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UI Artist Portfolio

If you were looking for a UI artist to make assets for your game, what skills and qualifications would you be looking for? When looking at a UI Artist portfolio, what stands out to help make your decision for hire?

In my portfolio I have icons, art assets for a fantasy game, and a sci-fi menu (with a .swf example of how it works). I'm looking at making them more presentable as well as working on ideas for my next project. I don't want to get ahead of myself and go in the wrong direction. So I am asking Polycount what I should be doing. Thanks in advance!

My Portfolio


  • Mark Dygert
    I don't mean to be an ass and I hardly know anything about UI design, but you lost me at "bevel and emboss".
  • Mitchell Banks
    Alright, fair enough. That is simply just a step to get to the look I wanted.
  • Mitchell Banks
    Mark - Is there a reason why "bevel and emboss" got you lost?
  • artstream
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    artstream polycounter lvl 11
    I think the biggest thing for a UI designer to show is how everything will come together on the final screen, whether it's an actual game prototype, or if it's just a mock-up of the ideal final game's UI layout. You showing your process is a good start, but showing how all the elements come together would help to sell your process more. You currently have this, for your DGPX UI, but it takes a few clicks to get to the available example. Show your work first, then talk about your process. Give the viewer something to look at first, then, if they're interested in knowing more, they have your process to follow it.

    In terms of your Trollbane UI, I'm not sure what most of the icons are supposed to represent. I'm assuming the blue and orange symbols are some kind of health/mana meters, but I can't be sure. This is where something like a mock-up screen showing where your UI would lay would help to sell your work.
  • Surfa
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    Surfa polycounter lvl 11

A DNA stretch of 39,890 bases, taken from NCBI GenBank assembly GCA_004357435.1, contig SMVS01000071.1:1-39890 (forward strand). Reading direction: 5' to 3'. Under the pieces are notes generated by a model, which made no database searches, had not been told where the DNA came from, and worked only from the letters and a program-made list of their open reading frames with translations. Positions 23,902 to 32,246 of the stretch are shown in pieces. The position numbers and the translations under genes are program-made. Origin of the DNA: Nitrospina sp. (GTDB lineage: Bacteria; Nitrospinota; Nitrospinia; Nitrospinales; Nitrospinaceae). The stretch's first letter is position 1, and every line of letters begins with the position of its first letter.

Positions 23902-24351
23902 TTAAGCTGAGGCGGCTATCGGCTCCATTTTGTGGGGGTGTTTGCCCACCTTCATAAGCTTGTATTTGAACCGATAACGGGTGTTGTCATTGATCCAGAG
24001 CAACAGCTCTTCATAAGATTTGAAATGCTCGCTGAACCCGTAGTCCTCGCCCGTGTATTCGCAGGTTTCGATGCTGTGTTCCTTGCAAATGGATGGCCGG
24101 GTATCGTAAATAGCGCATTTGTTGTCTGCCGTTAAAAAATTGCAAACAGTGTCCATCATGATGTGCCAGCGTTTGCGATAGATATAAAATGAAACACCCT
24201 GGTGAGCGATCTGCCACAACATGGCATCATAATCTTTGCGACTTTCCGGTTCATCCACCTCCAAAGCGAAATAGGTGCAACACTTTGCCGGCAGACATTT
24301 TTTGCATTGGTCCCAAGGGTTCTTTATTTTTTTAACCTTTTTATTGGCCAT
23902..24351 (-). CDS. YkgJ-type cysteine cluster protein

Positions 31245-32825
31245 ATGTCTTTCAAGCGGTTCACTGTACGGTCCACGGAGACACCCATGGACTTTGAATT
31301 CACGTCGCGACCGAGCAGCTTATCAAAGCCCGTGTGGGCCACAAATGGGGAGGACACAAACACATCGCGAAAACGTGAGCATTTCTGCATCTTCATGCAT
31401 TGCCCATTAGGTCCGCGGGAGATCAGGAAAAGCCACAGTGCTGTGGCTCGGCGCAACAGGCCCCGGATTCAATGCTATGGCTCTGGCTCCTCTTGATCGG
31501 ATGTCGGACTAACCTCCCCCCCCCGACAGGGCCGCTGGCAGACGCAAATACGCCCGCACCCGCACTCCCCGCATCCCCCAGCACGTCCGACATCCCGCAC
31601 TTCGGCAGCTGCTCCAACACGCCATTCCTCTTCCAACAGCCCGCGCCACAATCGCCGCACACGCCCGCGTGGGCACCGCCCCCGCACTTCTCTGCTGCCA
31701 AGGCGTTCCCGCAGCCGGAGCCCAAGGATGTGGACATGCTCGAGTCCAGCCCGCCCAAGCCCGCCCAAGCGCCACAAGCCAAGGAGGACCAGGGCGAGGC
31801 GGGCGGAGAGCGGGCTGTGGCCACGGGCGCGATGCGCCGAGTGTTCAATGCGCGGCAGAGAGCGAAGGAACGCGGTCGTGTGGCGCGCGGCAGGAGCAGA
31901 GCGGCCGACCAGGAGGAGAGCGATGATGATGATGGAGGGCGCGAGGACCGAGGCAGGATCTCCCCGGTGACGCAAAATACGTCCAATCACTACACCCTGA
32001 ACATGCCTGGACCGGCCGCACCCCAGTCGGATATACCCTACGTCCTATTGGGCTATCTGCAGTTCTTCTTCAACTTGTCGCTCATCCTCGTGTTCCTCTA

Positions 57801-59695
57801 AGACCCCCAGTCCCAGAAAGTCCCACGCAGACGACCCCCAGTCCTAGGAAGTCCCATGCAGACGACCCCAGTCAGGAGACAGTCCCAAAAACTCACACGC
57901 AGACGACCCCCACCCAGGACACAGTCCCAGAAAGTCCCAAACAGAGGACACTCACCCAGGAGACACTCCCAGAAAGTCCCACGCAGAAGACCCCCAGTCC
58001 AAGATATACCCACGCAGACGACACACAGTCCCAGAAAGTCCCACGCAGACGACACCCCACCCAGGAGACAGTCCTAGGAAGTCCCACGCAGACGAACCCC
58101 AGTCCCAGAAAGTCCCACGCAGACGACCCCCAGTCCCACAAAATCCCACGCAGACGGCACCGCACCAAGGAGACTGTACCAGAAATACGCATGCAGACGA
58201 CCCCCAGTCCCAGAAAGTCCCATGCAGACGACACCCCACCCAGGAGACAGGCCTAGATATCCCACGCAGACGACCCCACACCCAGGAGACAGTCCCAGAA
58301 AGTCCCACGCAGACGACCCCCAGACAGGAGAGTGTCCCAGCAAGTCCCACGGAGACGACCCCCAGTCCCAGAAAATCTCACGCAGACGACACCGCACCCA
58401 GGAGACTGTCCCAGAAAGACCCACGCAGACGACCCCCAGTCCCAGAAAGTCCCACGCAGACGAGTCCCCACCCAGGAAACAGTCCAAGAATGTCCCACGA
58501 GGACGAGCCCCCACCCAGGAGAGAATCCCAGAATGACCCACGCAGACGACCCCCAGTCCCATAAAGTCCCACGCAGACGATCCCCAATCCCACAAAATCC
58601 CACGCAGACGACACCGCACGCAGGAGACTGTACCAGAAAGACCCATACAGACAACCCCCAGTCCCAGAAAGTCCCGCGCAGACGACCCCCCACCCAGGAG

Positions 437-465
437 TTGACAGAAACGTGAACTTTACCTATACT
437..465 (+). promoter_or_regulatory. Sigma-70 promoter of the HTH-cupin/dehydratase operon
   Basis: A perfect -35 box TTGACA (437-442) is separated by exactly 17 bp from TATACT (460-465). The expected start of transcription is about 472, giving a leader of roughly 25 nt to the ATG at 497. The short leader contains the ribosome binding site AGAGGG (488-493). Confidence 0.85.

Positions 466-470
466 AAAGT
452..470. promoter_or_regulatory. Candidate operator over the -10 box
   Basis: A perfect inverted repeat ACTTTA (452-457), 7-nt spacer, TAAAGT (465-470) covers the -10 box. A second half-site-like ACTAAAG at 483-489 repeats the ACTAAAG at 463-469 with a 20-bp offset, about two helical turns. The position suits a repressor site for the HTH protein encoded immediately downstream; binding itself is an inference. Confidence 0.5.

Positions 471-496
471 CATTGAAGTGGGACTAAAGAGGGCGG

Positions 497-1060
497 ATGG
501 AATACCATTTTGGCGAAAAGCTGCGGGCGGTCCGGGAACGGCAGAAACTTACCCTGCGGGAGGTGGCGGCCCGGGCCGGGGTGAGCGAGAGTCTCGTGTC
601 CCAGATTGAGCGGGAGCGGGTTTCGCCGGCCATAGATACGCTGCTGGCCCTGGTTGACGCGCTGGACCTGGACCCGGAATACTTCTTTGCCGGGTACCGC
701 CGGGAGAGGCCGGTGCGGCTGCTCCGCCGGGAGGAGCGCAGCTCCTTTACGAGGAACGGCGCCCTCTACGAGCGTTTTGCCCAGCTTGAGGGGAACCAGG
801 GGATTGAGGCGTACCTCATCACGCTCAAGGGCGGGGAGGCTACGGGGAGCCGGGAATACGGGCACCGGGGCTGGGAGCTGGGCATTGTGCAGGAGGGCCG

I am not sure why Mark is lost with Bevel and Emboss I thought those layer options were common knowledge in photoshop.

    Anyway I like the work on the spell icons and the game trollbane but I find the DGPX to be too dull and grey. Also in the flash version there is a lot of unnecessary menus to get to final options. Throw some colour into the design and try to show off more of your flash skill as it is quite important nowadays for UI with scaleform.

    Also I would probably add some more variety to your pieces as two out of three are adventure style. Getting a good range from grunge (horror) to some very clean (minimalistic designs) is very important as employers will want to know that you can do the whole range of skills.

    Another option is to show off some css html skills as quite a few ui libraries can be skinned with css and a little html but I guess still photoshop take precedent. I wouldn't take me word for this being entirely handy though as I am not a UI artist and I am not sure what UI libraries are common practice in industry, this is just from my personally coding experience.
  • ZacD
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    ZacD polycounter
    I'd expect a well designed website, interface design should have some cross over. If you want to go over the top you could do some mock up UI's in flash that are animated. But I'd expect some mock screenshots and you may want to use UDK's scaleform. http://udn.epicgames.com/Three/Scaleform.html
  • Snefer
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    Snefer polycounter lvl 12
    A friend of mine is godlike at UI and crap, this is what their company portfolio looks like:

  • Sandro

    Check portfolio of Eric Bellefeuille. He has some personal illustration pieces there, but there are couple of cool UI projects, one of them being interface for Deus Ex.


    Behance is very good place for finding cool UI art by the way. After all, UI design is quite broad discipline and it doesn't necessarily have to be related with game art.
  • Mitchell Banks
    artstream - Thanks for your wisdom! Seriously, all of this makes quite a bit of sense to me. As far as the Trollbane UI goes, you are correct about the health/mana meters. Also, I should have assembled them correspondingly where they rightfully belong on the screen like you mentioned. I will fix that right up.

    Surfa - I'm happy that you like the icons and The Trollbane elements! I agree that DGPX is dull and grey, unfortunately, that shade of grey is what was asked of me (by the producer) as well as the design flow. More variety is a great idea, and I do like the horror theme that you mentioned, I think I will do that. I am working on learning more about HTML as well. What do you think about making a video of the UI in action?